Increased participation in the workforce, a boost in people with a postgraduate degree and more community and personal service workers can all be linked back to Australia’s immigration program and rapidly growing population says demographer and population researcher Ernest Healy.
The latest data from the 2011 Census reveals Australia’s unskilled workforce is on the decline, there’s been a 52.8% jump in people with a postgraduate degree since the 2006 Census, and more Australians are employed in the health care and social assistance industry than ever before.
Dr Healy, who is a research fellow in the Centre for Population and Urban Research at Monash University, said all of these trends could be linked back to Australia’s immigration program.
“Even in the face of serious economic decline, the Rudd Government broke with the historic pattern of Australian governments (in difficult times) and pushed net overseas migration to extraordinarily high levels,” Dr Healy said.
He added that immigrants as a group were more skilled than the general Australian population.
“The skill level of the population in general is signficantly due to the selection process for immigration,” Dr Healy said.
International migration is likely to be a factor in the jump in people with a postgraduate degree said Nick Parr, associate professor in demography at Macquarie University.
“Migrants into Australia have tended to have higher levels of education than the already resident population,” Professor Parr said.
The data also showed an increase in workforce participation, particularly among older women.
“Participation rates have gone up significantly more in the later working ages than the younger working ages,” Professor Parr said.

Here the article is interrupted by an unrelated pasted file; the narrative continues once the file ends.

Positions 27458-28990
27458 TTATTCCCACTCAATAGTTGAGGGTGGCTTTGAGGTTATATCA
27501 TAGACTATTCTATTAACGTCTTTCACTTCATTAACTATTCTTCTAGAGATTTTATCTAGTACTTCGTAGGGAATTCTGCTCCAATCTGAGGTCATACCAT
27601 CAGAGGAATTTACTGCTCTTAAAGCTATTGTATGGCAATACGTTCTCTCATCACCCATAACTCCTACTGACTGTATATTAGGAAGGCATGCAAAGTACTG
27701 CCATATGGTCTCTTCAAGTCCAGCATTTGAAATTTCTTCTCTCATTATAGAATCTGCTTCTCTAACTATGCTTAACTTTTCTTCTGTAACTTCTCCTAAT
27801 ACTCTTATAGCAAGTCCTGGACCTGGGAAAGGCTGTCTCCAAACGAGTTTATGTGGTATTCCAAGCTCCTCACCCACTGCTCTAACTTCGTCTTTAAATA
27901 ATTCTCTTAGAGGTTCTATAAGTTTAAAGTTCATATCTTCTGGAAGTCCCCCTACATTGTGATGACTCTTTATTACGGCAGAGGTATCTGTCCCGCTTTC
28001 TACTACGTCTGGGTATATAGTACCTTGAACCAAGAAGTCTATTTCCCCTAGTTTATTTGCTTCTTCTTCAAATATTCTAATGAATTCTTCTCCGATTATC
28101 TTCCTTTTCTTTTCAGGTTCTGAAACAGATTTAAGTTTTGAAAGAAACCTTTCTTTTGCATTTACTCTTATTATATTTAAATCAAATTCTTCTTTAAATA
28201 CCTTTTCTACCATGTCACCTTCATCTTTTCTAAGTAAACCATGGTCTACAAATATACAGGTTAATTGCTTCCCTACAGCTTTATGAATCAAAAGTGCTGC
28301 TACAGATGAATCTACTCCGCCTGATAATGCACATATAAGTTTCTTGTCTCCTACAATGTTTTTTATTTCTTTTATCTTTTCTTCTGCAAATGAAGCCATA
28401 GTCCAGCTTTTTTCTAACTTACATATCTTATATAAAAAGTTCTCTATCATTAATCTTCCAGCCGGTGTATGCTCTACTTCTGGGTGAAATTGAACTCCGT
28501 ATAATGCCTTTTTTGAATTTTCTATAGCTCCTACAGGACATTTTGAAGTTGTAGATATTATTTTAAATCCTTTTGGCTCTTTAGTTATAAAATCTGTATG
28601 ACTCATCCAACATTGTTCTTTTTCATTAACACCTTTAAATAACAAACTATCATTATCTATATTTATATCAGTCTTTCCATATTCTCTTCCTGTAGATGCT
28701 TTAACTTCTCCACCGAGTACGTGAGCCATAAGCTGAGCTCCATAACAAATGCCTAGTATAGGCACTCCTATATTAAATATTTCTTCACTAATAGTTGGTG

“This more even balancing of the participation patterns of older and younger working age people should help to reduce the extent to which population ageing is a concern,” Professor Parr said.
Dr Healy said the participation rate contributes significantly to the growth of the labour force and needs to be taken into account when the government sets the scale of the immigration program.
He added that the Census data told a story of “immigration begetting immigration”, with an increasing population creating skills shortages in some areas that then creates an argument for further immigration.
Dr Healy said Australia was becoming economically dependent on a growing population, locked on a “treadmill” that didn’t necessarily result in a more knowledge-intensive or productive economy.
“Once you become economically dependent on this pathway of development for growth it’s hard to adopt a different direction without serious dislocation.
"It’s in our interest to look at ways to reorient our economy and get off the treadmill.”